Good Viewing,John G  JVC DLA-X790 Projector, Vutec 110" (16x9) Bright White Screen, Oppo UDP-203 region free MOD disc player, Zappiti Mini4K HDR, Synology DS418 NAS, Yamaha RX-A2070 AVR, Toshiba 1250 NTSC-PAL Region Free BR Player, 7 Paradigm Reference spkrs w Dual Subs,   & Yamaha 6600 External Amp
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post #45 of 53 Old 07-24-2019, 09:46 AM
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Originally Posted by RDalton View Post
I certainly appreciate this feedback. My experience with dipole surrounds is much different from what I've read and heard for many years in regards to utilizing them in an Atmos configuration. In my 7.2.4 Dolby Atmos theater, I feature dipole side and back surrounds and my front-to-back, back-to-front, and 360-degree imaging is flawless. I think a lot of problems may arise through poor dipole surround speaker placement and these speakers being configured out-of-phase. I think with proper installation and polarity, you can be rewarded with complete immersion as intended. As always, YMMV
I'm currently building my Home Theater and have Dipole rear and side surrounds. I read that when using Dipole speakers for a 7 channel setup you should swap L/R channels for the rear surrounds to avoid cancellation. Is this what you have done? Thanks
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post #46 of 53 Old 08-05-2019, 03:29 PM
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I'm currently building my Home Theater and have Dipole rear and side surrounds. I read that when using Dipole speakers for a 7 channel setup you should swap L/R channels for the rear surrounds to avoid cancellation. Is this what you have done? Thanks
It's basically positioning and connecting your surround speakers to be in-phase with the speaker next to it. Here's a diagram illustrating how I wired mine. Hope it helps!
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post #47 of 53 Old 08-06-2019, 08:43 AM
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Originally Posted by RDalton View Post
It's basically positioning and connecting your surround speakers to be in-phase with the speaker next to it. Here's a diagram illustrating how I wired mine. Hope it helps!
Thanks! so basically what you did was put the Left rear on the right side and Right rear on the left correct?
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post #48 of 53 Old 08-08-2019, 08:12 AM
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Thanks! so basically what you did was put the Left rear on the right side and Right rear on the left correct?
If that puts your surrounds in-phase, then I would think that would work. If anyone can confirm, please "speak" up, lol.

My surround speakers can to be wall-mounted upside down, so I mounted my left-side surround speaker upside down, my back-left surround right-side up, my back-right surround upside down, and my right-side surround right-side up.

Hope that helps!

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post #49 of 53 Old 08-08-2019, 08:39 AM
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Originally Posted by RDalton View Post
If that puts your surrounds in-phase, then I would think that would work. If anyone can confirm, please "speak" up, lol.

My surround speakers can to be wall-mounted upside down, so I mounted my left-side surround speaker upside down, my back-left surround right-side up, my back-right surround upside down, and my right-side surround right-side up.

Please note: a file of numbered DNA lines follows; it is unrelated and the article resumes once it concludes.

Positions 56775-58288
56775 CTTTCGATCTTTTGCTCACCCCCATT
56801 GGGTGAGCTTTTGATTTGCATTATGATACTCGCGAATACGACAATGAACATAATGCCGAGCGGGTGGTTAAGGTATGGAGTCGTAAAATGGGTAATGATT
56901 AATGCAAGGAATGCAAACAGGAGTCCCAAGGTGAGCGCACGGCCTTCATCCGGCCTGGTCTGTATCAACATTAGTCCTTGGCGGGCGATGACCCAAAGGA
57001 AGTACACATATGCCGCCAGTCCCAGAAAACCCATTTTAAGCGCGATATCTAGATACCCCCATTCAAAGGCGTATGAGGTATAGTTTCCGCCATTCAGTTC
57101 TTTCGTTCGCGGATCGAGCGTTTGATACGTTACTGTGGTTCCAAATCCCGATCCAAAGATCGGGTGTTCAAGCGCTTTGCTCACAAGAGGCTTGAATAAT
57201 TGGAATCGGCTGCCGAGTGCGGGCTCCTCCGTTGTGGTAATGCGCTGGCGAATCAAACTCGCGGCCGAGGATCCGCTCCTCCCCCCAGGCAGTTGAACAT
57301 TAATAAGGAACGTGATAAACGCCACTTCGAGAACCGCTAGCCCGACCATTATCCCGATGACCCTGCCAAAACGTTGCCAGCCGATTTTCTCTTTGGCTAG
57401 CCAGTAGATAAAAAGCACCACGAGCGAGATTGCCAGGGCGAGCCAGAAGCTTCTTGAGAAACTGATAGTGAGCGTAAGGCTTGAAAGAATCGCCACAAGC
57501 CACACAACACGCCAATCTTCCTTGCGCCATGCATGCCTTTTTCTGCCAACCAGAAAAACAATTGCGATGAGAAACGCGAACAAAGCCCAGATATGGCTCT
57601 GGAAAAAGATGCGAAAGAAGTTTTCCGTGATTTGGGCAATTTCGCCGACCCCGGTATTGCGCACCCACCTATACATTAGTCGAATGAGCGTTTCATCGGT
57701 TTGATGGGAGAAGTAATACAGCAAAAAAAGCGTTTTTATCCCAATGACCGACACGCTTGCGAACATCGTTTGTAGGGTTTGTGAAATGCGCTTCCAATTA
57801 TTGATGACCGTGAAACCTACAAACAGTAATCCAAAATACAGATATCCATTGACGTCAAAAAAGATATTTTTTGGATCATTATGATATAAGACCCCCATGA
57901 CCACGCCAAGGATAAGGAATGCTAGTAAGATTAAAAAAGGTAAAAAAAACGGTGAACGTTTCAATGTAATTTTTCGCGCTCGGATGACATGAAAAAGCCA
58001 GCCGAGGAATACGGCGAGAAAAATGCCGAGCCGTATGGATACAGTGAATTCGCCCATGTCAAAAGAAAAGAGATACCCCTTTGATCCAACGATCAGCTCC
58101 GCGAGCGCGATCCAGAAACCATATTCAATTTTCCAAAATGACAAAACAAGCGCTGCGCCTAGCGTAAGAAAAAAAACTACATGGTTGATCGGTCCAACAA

Hope that helps!
So how did you determine what was the (+) side vs the (-) I guess that should have been my first question.
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post #50 of 53 Old 08-12-2019, 06:30 PM
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I am interested about this thread question as well.. because my room is the rectangle shape and I am positioning the side surround where is usually the back speaker location, degrees maybe 130 but I did not toe it toward MLP to make some reflection from side walls ( also got some stuff around there for diffuse) Anyway AVR still got 2 channels empty.. So can it be worth to try to add real position side surround?, mainly the problem is it is pretty close to MLP comparing to FCR and the back surround (because rectangle room).. maybe 1/2 distance and that location have to place it really close to wall so maybe sound a bit difference?. On another hand audy EQ can manage the level and time so I am just thinking about shrader effects will make a problem???
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post #51 of 53 Old 08-13-2019, 12:12 PM
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So how did you determine what was the (+) side vs the (-) I guess that should have been my first question.
My speaker binding posts are labeled.
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post #52 of 53 Old 08-13-2019, 06:45 PM
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My speaker binding posts are labeled.
So on your speakers the Di-polar speaker orientation matches your binding post polarity? I wonder if mine like like that at well.
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post #53 of 53 Old 08-14-2019, 11:20 AM
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So on your speakers the Di-polar speaker orientation matches your binding post polarity? I wonder if mine like like that at well.
Half of them didn't, so I had to mount every other speaker upside-down as detailed in my bolded quote below.

Quote:
Originally Posted by RDalton View Post
If that puts your surrounds in-phase, then I would think that would work. If anyone can confirm, please "speak" up, lol.

My surround speakers can to be wall-mounted upside down, so I mounted my left-side surround speaker upside down, my back-left surround right-side up, my back-right surround upside down, and my right-side surround right-side up.

Hope that helps!

Media Room: Sony VPL-VW675ES, Anthem MRX-1120, Oppo UDP-205, Atlantic Technology THX Ultra2 371LR, 373C, 374LRSSR, 454LRBSR, Dual SVS PB-4000 Subs, (4) AT IC-6-OBA Atmos Ceiling Speakers, DirecTV c61K, Roku Ultra, Sony PS4, Sonos Connect | Living Room: LG OLED65C8PUA, Oppo UDP-203, DirecTV c61K, Sonos Playbar & Wireless Sub, Sonos PLAY:1 Surrounds, Sonos Connect | Patio: Onkyo TX-DS989v2, PSB CS1000 Outdoor Speakers, Sonos Connect | Control4 Home Automation